Matt Ryan is looking to lead the Falcons to their first Super Bowl appearance since the 1998 season.
It's now time for the Falcons to face their next challenge: the San Francisco 49ers in the NFC Championship game.
The 49ers may appear to be an unstoppable foe, what with boasting a quarterback who can run with the gazelles and has a cannon for an arm, and a smash-mouth defense that dominated nearly all statistical categories.
But they can be defeated.
Here are the Falcons' 10 keys to doing so in this Sunday's game.
Atlanta's reserve players have been just as important to the team's success this season as the star players have been.
Last week alone, backup running back Jacquizz Rodgers had just 10 carries. But he gained 64 yards, including a thunderous 45-yard scamper.
Backup tight end Chase Coffman caught just one pass, but it was a clutch 16-yard reception down the sideline.
Backup running back Jason Snelling touched the ball just once, but it was a five-yard touchdown catch and run.
When the Seahawks keyed in on the likes of Julio Jones, Roddy White, Tony Gonzalez and Michael Turner last Sunday, the door opened for some of Atlanta's lesser-known players to step into the spotlight.
Chances are the 49ers will do the same.
If that happens, it'll be up to those reserve players to deliver.
The 49ers are a physical team.
That doesn't mean the Falcons need to be one too.
The Falcons have gotten to the NFC Championship game with their finesse, favoring innovative scheming over pure power.
Now is not the time to leave all of that aside and go for the big hit instead of the sure tackle—they've missed enough tackles as it is this season—especially not if the idea is to "make a statement" or show the 49ers they've "come to play."
The way the Falcons can make a statement is by scoring. The way they can show they've come to play is by getting the defense off the field on third down.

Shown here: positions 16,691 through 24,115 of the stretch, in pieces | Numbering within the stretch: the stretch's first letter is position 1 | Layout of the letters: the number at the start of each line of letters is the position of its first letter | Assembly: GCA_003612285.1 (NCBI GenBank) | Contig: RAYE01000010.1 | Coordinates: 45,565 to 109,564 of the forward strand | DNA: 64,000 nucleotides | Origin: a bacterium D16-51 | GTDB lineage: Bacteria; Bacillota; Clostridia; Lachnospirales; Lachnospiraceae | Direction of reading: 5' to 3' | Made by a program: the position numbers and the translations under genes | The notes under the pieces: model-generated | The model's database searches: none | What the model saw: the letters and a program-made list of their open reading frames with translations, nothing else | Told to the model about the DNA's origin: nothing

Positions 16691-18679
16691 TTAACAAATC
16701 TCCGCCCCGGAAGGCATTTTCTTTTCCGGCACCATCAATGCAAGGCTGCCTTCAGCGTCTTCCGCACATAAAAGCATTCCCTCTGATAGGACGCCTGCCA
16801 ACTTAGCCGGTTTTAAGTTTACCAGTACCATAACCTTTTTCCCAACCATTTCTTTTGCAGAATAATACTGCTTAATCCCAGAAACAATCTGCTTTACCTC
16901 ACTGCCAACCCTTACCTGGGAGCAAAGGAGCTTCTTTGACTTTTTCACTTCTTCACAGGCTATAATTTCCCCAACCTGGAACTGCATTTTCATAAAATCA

The Falcons have thrived on playing smart all season long. There's no reason to believe they can't win Sunday doing the same.
The playoffs are a time for aggression.
But aggression is perhaps most effective when applied in moderation.
That wasn't the case last week, when quarterback Matt Ryan threw two interceptions as a result of trying to force the ball downfield—the first a throw in traffic that kept the Falcons from taking advantage of excellent field position, and the second a fourth-quarter pass in double coverage that allowed the Seahawks to get right back in the game.
As important as it is for the Falcons to take their shots deep, it's equally as important they don't try to force it.
The turnover battle will be a big one with both teams having offenses able to score from anywhere on the field. Winning that battle can only help the Falcons, and that can only come if they protect the ball.
The Falcons have forced opposing defenses to pick their poison when it comes to choosing who among Julio Jones, Roddy White and Tony Gonzalez to cover.
This weekend, defensive coordinator Mike Nolan will be picking his own poison: take away dual-threat quarterback Colin Kaepernick's legs or his arm?
He'd be wise to choose the former.
The reason is simple: The Falcons are better defending the pass than they are the run. The 49ers thrive on their running game and pass only when needed.
The second half of last week's game aside, Nolan's disguised coverages and talented secondary have repeatedly forced opposing quarterbacks into states of utter confusion, leading the likes of Peyton and Eli Manning and Drew Brees to throw interceptions left and right.
They can force Kaepernick to do the same, but that will only come if he throws the ball, and that can only happen if he stays in the pocket.
To force Kaepernick to pass, the Falcons must first ensure they establish a big lead.
The 49ers have too many weapons, too many ways they can win, for the Falcons to risk being down early.
That means they'd be better off making sure they move the chains before they start thinking about going for it all every play.
To move those chains, the Falcons need to establish a ground game and a quick-passing attack right off the bat. That opens up possibilities for play-action and deep passes later.
It's the kind of approach that led to victory over the Seahawks last week, and one that can be just as effective against the 49ers this weekend.